In general, I prefer evaluation methods that allow students to work on things that interest them. Other evaluation methods that allow for that might include unit papers where the students are giving somewhat open-ended prompts, group presentations or asking each student to serve as a class discussion leader.
How can I create a syllabus that allows me to stay flexible? This last question is especially important when teaching a new class. Inevitably, there will be something I didn’t think through or I wish I had done differently. Those of us with limited teaching experience might make the mistake of assuming the students have no prior knowledge on a topic, when the truth is they do — and therefore, the course has been pitched “too low.” In contrast, those of us who taught at selective institutions might suffer from pitching the course “too high.” If this happens, I may need to spend more time going over foundational material or addressing the mechanics of writing.
When I’m teaching a course for the first time, I like to leave a couple of dates sprinkled throughout the term that are unscheduled. These flex dates can be used to catch up on material if I perceive we’ve fallen behind. If things are going smoothly, I can also develop a workshop-style class meeting where I give the students new material at the beginning of the meeting. Striking the balance between being prepared and leaving space for flexibility is crucial.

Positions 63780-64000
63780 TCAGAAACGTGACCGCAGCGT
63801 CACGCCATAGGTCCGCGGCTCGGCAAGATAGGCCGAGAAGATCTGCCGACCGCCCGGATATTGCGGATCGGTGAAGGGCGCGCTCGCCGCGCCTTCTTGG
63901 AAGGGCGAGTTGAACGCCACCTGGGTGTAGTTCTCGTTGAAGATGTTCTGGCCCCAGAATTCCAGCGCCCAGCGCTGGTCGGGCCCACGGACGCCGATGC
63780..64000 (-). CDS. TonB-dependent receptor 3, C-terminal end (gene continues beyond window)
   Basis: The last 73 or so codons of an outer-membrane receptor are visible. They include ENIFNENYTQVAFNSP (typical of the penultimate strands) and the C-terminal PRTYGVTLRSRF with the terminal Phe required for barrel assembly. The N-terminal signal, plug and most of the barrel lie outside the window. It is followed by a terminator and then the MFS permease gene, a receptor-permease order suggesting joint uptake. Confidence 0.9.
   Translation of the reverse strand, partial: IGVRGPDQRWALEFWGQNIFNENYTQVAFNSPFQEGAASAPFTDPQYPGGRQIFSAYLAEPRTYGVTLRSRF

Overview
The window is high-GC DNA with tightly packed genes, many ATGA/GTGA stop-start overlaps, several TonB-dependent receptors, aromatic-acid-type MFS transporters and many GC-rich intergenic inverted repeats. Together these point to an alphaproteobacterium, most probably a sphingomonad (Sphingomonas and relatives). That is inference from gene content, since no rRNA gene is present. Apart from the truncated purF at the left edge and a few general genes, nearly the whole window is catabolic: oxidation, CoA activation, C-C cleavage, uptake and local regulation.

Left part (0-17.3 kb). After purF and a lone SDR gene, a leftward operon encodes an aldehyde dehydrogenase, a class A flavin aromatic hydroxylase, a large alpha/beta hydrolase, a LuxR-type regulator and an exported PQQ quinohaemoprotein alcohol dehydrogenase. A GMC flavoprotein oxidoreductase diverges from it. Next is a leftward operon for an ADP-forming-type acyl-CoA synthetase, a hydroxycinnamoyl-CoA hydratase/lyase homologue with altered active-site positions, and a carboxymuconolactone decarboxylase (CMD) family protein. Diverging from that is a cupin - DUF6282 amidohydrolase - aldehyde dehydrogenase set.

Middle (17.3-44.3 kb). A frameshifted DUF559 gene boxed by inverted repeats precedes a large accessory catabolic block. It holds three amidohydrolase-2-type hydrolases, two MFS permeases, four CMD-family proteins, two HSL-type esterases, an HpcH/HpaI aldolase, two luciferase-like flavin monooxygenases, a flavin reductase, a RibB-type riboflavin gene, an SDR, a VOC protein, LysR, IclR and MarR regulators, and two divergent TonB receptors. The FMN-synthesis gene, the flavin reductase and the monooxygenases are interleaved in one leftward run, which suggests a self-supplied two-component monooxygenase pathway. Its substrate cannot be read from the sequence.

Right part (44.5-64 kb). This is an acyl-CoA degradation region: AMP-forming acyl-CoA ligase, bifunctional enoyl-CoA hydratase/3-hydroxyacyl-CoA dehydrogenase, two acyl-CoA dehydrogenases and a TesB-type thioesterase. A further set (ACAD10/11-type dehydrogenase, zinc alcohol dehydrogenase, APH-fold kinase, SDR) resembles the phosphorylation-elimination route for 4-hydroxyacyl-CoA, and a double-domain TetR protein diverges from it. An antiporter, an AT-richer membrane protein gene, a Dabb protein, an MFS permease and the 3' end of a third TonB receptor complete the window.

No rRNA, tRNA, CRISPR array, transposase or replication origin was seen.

While they certainly shouldn’t dictate every decision I make, the course will inevitably end with student evaluations. Not surprisingly, various studies confirm that “instructor enthusiasm” is one of the most significant variables students take into consideration when evaluating a course. So, while this course may not be my ideal teaching situation, I’m making it a point to incorporate material that will keep me excited. Throughout the syllabus, I’ve found ways to make connections with my research interests, and for one class meeting, I’ve decided to outsource the enthusiasm maintenance: I have asked a guest scholar to deliver a lecture and Q&A via Skype.
I’m confident that a lot of questions I don’t have answers to will arise, and I’ll have to flex the skill set that requires me to say, “What a great question! I’m not sure about that, but I can’t wait to look into it and get back to you.” How do I intend to solve that problem? I’m going to write questions down and follow up with slides the following class — and maybe learn a thing or two myself.